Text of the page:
Inside Mari (Series)
Every so often I’ll jump into the two main manga reading apps I use (Crunchyroll and Shonen Jump) and look for a completed series. I found that in Inside Mari. The series began by introducing you to a 20 something slacker named Isao Komori who was obsessed with a teenage girl. Then one night he suddenly found himself inside her (Mari) body. The story progresses from there and gets graphically sexual at times; however, the fascinating plot and twists of what was happening inside the mind of Mari kept me coming back for more. I rapidly finished the series and, in the end, enjoyed the unexpected psychological thriller within Mari. – MDMRN
Inside Mari is available from Crunchyroll.
Slayers, Vol. 1 (light novel)
In my first impressions post, I said that Slayers was a fun read that felt like it would fit right in among modern fantasy light novels. While it’s still a fun read, there are parts later on that are definitely more dated. In particular, there’s one part that makes jokes about rape that most definitely would not fly in modern works; just be aware when reading that this book was in fact written decades ago and sensibilities have changed since then. As long as that is kept in mind, this remains an enjoyable fantasy romp with fun characters, cheeky narration, great action, and some interesting worldbuilding. Overall, I would say it has aged quite well. – stardf29
Slayers is available from J-Novel Club.
Sayonara, Football (Volume 1)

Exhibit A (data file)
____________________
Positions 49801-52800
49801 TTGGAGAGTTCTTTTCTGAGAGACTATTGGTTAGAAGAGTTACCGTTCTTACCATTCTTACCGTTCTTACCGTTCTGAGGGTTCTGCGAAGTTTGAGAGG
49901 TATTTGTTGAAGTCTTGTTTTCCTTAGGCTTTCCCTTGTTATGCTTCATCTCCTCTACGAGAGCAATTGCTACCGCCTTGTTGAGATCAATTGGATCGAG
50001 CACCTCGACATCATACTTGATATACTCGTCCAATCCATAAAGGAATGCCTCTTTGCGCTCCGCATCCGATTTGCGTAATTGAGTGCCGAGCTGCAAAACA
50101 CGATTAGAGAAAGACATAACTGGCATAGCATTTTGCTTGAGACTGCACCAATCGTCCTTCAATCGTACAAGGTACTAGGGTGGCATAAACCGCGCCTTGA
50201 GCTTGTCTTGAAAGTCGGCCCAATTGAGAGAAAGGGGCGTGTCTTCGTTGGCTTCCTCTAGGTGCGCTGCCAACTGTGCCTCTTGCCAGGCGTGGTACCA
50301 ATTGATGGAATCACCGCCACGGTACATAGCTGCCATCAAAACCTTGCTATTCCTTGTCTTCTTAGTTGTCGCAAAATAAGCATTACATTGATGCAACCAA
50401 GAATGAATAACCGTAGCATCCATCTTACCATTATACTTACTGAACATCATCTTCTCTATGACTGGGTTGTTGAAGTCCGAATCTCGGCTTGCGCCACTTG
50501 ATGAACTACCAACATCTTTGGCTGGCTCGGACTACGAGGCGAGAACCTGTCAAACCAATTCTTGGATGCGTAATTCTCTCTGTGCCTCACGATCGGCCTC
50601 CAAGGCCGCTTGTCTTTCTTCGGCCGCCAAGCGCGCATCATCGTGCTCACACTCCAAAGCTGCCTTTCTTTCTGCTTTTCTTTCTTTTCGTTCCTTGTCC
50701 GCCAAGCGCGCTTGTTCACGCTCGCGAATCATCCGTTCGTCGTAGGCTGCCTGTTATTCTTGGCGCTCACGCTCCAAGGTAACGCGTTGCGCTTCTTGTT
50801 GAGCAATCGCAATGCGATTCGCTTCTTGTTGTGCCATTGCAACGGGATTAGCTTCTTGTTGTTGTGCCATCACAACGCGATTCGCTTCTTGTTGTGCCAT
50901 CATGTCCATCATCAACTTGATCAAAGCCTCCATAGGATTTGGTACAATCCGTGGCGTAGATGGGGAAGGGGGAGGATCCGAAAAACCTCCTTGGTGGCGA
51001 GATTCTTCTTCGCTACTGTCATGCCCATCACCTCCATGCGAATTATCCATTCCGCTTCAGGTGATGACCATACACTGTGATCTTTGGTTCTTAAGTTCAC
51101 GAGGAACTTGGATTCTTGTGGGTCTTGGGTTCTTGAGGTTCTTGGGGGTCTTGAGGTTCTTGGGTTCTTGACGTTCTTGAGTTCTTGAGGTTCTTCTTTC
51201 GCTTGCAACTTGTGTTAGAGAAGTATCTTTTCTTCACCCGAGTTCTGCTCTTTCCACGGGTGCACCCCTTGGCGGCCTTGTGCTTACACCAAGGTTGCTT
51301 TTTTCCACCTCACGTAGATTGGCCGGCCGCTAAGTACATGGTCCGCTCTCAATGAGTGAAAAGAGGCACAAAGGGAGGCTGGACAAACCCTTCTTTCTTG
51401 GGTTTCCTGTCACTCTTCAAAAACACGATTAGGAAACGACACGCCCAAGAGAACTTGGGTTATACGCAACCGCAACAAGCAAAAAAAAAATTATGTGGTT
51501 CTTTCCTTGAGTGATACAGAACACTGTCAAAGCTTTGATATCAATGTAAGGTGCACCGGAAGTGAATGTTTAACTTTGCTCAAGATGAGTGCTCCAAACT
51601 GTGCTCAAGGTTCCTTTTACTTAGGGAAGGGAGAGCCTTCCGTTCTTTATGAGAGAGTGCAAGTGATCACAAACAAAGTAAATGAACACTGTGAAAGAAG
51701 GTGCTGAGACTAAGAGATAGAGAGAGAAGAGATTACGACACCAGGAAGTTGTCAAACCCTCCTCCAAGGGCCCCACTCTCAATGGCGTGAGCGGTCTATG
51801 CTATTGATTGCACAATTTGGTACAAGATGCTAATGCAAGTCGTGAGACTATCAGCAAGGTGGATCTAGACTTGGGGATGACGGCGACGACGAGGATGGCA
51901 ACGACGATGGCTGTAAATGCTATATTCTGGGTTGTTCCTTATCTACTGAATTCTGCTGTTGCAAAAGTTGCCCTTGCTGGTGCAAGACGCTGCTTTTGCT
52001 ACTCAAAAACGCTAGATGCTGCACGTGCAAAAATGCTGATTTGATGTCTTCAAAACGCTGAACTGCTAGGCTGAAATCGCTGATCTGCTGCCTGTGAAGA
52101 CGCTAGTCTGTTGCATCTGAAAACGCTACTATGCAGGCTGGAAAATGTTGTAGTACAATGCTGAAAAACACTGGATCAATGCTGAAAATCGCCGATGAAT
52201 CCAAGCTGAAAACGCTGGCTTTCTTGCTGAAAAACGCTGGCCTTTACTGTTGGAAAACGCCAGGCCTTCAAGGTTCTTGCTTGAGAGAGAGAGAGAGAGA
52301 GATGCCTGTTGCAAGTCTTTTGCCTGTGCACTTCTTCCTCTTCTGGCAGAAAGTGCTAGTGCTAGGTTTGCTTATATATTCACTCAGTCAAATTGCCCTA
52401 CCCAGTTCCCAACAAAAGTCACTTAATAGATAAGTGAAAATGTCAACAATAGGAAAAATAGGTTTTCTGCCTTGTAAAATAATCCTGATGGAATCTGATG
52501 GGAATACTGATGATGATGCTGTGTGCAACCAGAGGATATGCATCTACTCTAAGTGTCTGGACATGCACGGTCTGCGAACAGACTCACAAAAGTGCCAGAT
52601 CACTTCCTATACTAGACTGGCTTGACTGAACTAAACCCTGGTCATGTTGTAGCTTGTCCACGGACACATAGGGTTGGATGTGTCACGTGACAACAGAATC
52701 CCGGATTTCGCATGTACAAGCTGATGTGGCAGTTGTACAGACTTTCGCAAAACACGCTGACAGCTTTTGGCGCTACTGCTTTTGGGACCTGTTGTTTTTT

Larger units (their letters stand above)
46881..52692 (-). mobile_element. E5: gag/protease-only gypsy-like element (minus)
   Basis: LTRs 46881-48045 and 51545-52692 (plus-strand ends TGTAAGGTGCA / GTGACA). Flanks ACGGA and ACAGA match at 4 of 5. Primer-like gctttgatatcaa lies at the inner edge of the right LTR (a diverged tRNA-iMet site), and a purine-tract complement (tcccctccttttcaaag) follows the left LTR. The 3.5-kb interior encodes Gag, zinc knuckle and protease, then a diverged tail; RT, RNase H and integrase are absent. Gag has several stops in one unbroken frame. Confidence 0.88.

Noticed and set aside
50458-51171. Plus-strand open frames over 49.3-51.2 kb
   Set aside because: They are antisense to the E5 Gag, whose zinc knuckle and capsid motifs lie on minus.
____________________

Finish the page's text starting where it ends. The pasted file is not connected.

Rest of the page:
I loved the manga and anime for Your Lie in April. Recently I had decided to snatched up the first volume of Naoshi Arakawa’s previous series Sayonara, Football. This story follows Nozomi Onda, a fantastic female soccer player who wants to play for her Junior High team. The problem is that there’s only a boys team at her school. They let her practice with them; however, when a tournament comes up they will not let her play in an official match. The thing is that Onda is a fantastic players. Her being on the field elevates the rest of the team as they are forced to compete at her level. However, her smaller physique makes her physically weaker than some of the other players which, they fear, could lead to her getting injured. If you enjoy Arakawa’s writing style and gorgeous art and are looking for a relatively short series to dive into, check this out. It’s only 2 volumes and I definitely plan to keep reading. – MDMRN
Sayonara, Football is available from Kodansha.
Spirit Photographer Saburo Kono (One-shot)
Although it’s only been a couple of months since The Promised Neverland concluded, the artists behind it—writer Kaiu Shirai and illustrator Posuka Demizu—have already developed a one-shot, I’m assuming potentially for their next vehicle. Seeming more serial in nature than TPN, the story concerns an unusual man who uses a special camera to help release spirits who remain in pain here on earth. I didn’t think much of the story as it began—I can’t tell you how tired I am of hearing about the legend of some believing that a camera would steal your soul—but as expected of this trio, as the chapter progressed, so did the goosebumps up and down my arm, and not only because of terrifying images. I love reading one shots, not only as a preview of what might come, but because they often standalone as these rough works that may be compelling on their own, but aren’t canon if the idea is picked up or if not selected, remain this unique, short manga that’s left incomplete forever. But with its pedigree and excellent content, I would be surprised if the one-shot for Spirit Photographer Saburo Kono didn’t become a full series, much less another megahit. – Twwk
Spirit Photographer Saburo Kono is available through VIZ.
Featured illustration by PugWit (reprinted w/permission)